A sex offender who was ordered held without bond Wednesday as investigators prepared to begin tearing apart walls inside the house in search of more evidence or bodies.
Anthony Sowell appeared in court under tight security, wearing a blue paper jumpsuit typically used when an inmate might be a suicide risk. His wrists and ankles were manacled, and he walked into court staggering slightly.
Assistant Cuyahoga County Prosecutor Brian Murphy called Sowell "an incredibly dangerous threat to the public" and said he could face the death penalty if convicted of the charges - five aggravated murder counts for the victims whose cause of death has been ruled strangulation. In addition, he faces charges of rape, felonious assault and kidnapping for a Sept. 22 attack on a woman at his home.
Public defender Kathleen DeMetz told the judge that Sowell has medical problems, including a heart pacemaker and cardiac medication. He was laid off two years ago and receives unemployment compensation.
The case now goes before the county grand jury.
Police discovered the first six bodies Thursday and Friday after a woman reported being raped at Sowell's home. Investigators said they found one body in a shallow grave in the backyard. The rest were inside the house - one in the basement, two in the third-floor living room and two in an upstairs crawl space.
They found four more bodies Tuesday in Sowell's backyard, as well as a skull wrapped in paper inside a bucket in his basement.
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Outraged local residents accuse authorities of ignoring their concerns about missing women for years, reports CBS News correspondent Randall Pinkston. Six of Sowell's alleged victims are known to be African-American.
Tonia Carmichael was among the first victims to be identified with a DNA match. Her family says they tried to get Cleveland police to look for her when they found her car near Sowell's house a year ago. They believe police ignored them because Carmichael was a known drug user.
"Nobody looked," Carmichael's daughter, Donita Carmichael, told Pinkston. "Nobody took the time out to look for the missing women. My mother's life meant something beyond the drugs and alcohol."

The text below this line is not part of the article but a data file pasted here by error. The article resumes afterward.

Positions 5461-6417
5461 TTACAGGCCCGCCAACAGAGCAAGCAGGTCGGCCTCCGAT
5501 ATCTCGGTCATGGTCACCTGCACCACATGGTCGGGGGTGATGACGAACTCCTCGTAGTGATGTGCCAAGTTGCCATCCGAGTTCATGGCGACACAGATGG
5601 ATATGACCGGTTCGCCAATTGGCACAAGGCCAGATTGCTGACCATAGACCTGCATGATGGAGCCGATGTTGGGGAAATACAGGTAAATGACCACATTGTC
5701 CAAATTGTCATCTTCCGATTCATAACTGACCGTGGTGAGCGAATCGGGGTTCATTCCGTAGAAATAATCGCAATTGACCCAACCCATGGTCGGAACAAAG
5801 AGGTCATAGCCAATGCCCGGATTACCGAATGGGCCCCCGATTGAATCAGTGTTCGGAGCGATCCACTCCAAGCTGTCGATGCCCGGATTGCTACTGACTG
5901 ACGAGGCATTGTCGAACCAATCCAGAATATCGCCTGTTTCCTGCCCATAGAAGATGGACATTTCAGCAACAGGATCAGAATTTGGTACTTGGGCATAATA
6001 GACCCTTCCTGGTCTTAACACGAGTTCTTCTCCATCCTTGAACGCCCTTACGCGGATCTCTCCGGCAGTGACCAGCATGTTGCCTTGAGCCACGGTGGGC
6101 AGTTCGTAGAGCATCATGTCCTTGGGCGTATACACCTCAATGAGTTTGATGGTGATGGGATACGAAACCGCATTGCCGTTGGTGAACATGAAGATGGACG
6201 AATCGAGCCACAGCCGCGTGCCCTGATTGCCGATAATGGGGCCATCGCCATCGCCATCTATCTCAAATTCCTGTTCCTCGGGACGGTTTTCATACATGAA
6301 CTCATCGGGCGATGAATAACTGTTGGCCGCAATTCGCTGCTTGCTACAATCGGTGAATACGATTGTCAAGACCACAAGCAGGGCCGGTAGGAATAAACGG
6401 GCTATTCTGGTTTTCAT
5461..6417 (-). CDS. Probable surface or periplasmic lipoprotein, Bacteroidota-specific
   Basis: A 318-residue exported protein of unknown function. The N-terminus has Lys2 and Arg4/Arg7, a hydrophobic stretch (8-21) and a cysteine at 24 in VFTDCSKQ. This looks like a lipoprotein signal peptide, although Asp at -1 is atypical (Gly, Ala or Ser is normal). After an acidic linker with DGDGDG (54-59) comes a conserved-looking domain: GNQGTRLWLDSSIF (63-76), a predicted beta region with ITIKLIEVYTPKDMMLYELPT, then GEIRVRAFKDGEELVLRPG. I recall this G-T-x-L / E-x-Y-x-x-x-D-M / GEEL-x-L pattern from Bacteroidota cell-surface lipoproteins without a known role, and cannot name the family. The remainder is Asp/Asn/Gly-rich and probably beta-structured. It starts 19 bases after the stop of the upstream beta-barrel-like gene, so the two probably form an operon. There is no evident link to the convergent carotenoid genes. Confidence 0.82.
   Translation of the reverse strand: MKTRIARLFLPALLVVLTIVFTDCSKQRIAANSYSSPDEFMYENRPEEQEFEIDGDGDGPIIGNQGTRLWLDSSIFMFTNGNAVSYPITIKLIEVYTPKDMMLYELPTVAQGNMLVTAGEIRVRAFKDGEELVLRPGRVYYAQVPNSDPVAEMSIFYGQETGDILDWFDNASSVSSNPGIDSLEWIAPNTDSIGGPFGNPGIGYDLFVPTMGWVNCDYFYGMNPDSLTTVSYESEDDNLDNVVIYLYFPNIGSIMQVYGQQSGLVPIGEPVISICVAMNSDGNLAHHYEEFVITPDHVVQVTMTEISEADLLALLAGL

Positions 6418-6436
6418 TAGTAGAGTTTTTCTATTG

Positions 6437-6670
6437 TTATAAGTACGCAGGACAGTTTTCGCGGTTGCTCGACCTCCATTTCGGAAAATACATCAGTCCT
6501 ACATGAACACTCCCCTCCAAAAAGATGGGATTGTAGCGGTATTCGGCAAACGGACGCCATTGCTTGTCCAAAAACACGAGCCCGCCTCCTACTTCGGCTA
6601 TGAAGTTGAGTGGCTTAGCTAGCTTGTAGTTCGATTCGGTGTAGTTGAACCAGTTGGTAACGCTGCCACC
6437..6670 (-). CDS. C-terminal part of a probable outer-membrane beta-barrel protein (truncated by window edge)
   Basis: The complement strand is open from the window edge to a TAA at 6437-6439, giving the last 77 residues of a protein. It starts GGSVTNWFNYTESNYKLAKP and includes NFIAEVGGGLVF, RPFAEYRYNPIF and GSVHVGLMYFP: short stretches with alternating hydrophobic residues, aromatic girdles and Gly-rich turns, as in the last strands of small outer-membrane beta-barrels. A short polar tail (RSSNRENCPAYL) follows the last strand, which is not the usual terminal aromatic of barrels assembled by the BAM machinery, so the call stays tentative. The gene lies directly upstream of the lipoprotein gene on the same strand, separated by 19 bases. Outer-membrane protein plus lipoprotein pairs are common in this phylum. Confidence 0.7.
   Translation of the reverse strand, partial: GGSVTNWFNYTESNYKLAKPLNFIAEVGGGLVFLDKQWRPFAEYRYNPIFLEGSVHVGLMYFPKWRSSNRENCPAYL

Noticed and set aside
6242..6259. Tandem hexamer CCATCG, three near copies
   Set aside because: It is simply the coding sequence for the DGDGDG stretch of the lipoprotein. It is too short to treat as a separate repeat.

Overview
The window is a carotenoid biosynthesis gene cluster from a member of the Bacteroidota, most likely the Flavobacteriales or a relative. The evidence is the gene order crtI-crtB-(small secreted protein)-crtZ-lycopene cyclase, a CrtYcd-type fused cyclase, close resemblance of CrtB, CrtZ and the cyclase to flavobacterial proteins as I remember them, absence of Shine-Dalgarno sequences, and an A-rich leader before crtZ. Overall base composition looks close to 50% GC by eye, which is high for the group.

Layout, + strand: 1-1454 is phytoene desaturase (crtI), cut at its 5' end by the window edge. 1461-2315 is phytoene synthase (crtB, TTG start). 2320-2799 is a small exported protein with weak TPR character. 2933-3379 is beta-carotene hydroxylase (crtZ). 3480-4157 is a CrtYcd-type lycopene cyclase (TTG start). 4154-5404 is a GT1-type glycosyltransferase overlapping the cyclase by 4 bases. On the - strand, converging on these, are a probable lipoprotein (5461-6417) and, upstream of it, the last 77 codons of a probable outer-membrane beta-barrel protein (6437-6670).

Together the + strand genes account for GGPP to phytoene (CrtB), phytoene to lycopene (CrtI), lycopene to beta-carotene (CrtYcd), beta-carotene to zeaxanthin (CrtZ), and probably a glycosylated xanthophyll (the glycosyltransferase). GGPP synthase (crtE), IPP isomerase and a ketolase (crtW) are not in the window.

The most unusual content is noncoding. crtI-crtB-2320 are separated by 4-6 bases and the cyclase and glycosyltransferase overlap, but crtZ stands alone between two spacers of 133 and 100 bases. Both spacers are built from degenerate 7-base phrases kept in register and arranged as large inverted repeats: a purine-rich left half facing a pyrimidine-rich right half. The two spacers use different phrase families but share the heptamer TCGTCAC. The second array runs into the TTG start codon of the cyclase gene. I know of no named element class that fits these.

Cleveland City Councilman Zack Reed is calling for an independent investigation, Pinkson reports. Reed believes authorities should have done more to trace the source of the stench of death; the smell was erroneously believed to be coming from a sausage factory next door to Sowell's home.
"Something went wrong here," Reed said. "You can't have 10 bodies in a residential neighborhood where the community is telling you about a foul smell."
After Sowell's court appearance, Deputy Police Chief Ed Tomba said investigators have finished digging through the backyard and will begin tearing apart walls inside the house Wednesday in search of more evidence or bodies.
"We're going to go bit by bit, piece by piece," he said.
The Cuyahoga County coroner hasn't identified any of the bodies but is trying to do so through DNA and dental records. The six found last week were black, and five of them were strangled.
Sowell served 15 years in prison for a 1989 attempted rape. On Tuesday, Police Chief Michael McGrath said: "It appears that this man had an insatiable appetite that he had to fill."
A crowd of around 100 people milled about and chatted near the home Tuesday evening. A short while later, around 50 people joined hands and put their arms around one another in the middle of the street and prayed aloud.
One of those in the crowd, Antoinnette Dudley, 29, lives a few houses away. She said she could smell a terrible odor like something was dead all summer. She said she saw Sowell only a few times, mainly drinking beer while he sat on his porch.
"I didn't think he was that sick," she said.
As a registered sex offender, Sowell was required to check in regularly at the sheriff's office. Officers didn't have the right to enter his house, but they would stop by to make sure he was there. Their most recent visit was Sept. 22, just hours before the woman reported being raped.
For the past few years, Sowell's neighbors thought the foul smell enveloping their street corner had been coming from a brick building where workers churned out sausage and head cheese. It got so bad that the owners of Ray's Sausage replaced their sewer line and grease traps.
Note: The Associated Press has withdrawn reports referring to Sowell as a "convicted rapist." The AP says that Sowell was only convicted of attempted rape, according to police.